“To be a butterfly the caterpillar has to become a chrysalis first even if it never for a moment wanted to become one.”
Only Yesterday is a 1991 anime film from Studio Ghibli that is just now being released in North America as a 25th Anniversary Edition. It is a coming of age story that combines the story of Taeko as a 27 year old on a trip to the countryside with the story of her “fifth grade self along for the trip.” As an adult she relishes the trip to the country, using her vacation from her Tokyo job to work in the fields with relatives. But she also has vivid memories of herself as a child learning about menstruation in school and being embarrassed when boys thought she might be on her period. The awkwardness of her young self really hasn’t gone away even though she seems more in charge of her life. But a developing relationship with a local young man sends her back in her memories as she tries to sort out the empty places in her life.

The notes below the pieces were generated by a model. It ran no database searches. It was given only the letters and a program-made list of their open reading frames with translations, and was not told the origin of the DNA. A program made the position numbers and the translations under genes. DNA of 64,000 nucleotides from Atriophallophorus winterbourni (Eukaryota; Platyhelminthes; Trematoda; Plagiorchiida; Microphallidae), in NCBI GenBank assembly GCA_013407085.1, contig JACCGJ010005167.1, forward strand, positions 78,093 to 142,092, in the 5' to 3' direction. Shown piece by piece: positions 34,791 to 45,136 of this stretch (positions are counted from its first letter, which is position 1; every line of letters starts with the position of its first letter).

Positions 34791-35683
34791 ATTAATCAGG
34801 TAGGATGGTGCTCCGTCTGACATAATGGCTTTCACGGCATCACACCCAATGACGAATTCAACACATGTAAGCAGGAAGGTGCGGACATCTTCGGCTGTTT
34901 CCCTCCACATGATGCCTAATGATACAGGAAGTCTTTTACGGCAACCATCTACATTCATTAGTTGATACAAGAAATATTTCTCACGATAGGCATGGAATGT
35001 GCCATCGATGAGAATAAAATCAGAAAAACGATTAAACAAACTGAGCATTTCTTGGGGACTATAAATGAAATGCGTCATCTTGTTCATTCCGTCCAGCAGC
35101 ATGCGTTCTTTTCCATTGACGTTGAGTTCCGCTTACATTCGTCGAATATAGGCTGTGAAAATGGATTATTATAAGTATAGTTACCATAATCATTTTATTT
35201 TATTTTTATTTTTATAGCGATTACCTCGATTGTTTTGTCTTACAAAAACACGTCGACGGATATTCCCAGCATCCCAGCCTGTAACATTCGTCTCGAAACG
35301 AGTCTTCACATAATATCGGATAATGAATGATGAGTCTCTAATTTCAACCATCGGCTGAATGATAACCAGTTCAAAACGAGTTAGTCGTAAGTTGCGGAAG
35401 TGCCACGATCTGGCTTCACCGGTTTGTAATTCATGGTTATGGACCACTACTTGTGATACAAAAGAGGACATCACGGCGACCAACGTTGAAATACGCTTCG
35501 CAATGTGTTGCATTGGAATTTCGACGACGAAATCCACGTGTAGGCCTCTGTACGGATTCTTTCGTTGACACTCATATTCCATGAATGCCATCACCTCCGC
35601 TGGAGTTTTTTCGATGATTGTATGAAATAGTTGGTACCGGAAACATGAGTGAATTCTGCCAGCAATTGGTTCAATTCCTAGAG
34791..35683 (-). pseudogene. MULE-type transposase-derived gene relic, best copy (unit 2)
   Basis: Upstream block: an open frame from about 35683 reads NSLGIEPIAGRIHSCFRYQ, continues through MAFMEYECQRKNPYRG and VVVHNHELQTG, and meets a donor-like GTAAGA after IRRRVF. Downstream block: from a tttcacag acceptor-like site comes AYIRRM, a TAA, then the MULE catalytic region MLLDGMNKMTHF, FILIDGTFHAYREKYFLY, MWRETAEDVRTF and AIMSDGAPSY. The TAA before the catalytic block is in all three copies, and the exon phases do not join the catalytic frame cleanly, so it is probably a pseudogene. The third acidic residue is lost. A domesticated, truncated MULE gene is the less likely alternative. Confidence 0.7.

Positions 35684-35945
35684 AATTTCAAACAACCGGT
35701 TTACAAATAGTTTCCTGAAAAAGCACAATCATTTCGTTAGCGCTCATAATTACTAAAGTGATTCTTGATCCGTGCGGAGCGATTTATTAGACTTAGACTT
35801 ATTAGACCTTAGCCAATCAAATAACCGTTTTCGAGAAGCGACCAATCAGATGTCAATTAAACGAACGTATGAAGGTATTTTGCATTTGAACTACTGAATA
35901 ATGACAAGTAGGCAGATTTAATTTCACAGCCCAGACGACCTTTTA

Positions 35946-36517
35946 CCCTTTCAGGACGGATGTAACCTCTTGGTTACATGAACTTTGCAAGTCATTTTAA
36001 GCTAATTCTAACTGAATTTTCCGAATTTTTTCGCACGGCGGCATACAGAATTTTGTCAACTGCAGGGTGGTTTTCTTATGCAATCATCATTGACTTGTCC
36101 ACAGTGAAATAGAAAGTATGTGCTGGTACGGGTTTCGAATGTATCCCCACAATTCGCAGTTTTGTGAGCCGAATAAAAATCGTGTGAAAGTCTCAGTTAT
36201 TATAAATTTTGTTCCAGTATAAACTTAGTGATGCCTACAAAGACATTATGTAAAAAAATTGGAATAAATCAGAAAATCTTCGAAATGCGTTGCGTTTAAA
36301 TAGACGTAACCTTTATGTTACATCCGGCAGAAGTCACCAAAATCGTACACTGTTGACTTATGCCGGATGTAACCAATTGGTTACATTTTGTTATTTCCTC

Like many Studio Ghibli films, this may have entertainment value for children, but it is really more geared to adults. Taeko senses that she is at a point in her life that, although she is not unhappy, she lacks fulfillment. She may be physically grown up, but she still needs an emotional growth spurt to be truly mature. Part of the work she does in the country is harvesting safflowers, a yellow flower that is used to make red dye for rouge. That points to the kind of unexpected transitions that are found in nature and in our lives.
I appreciate coming of age stories that are not about sexual awakenings of adolescents, but rather about the internal maturity of becoming an adult—a process that happens over and over throughout our lives. Both the child Taeko and the adult Taeko are in the midst of such transitions. For the child, the first thoughts of romance and the exasperation of boys have her unsettled. For the adult, not having found a place in the world where she truly feels happy also creates that off-balance feeling. This is not a bemoaning of losing one’s childhood, but rather a celebration of the various stages of life that opens for us as we grow. The fifth grade Taeko is always with the adult Taeko, and that just makes her more complete. As she begins to move into yet a new transformation—a new chrysalis stage—she may not know what she will become, but it is sure to be an exciting new life.
Photos courtesy OnlyYesterdayFilm.com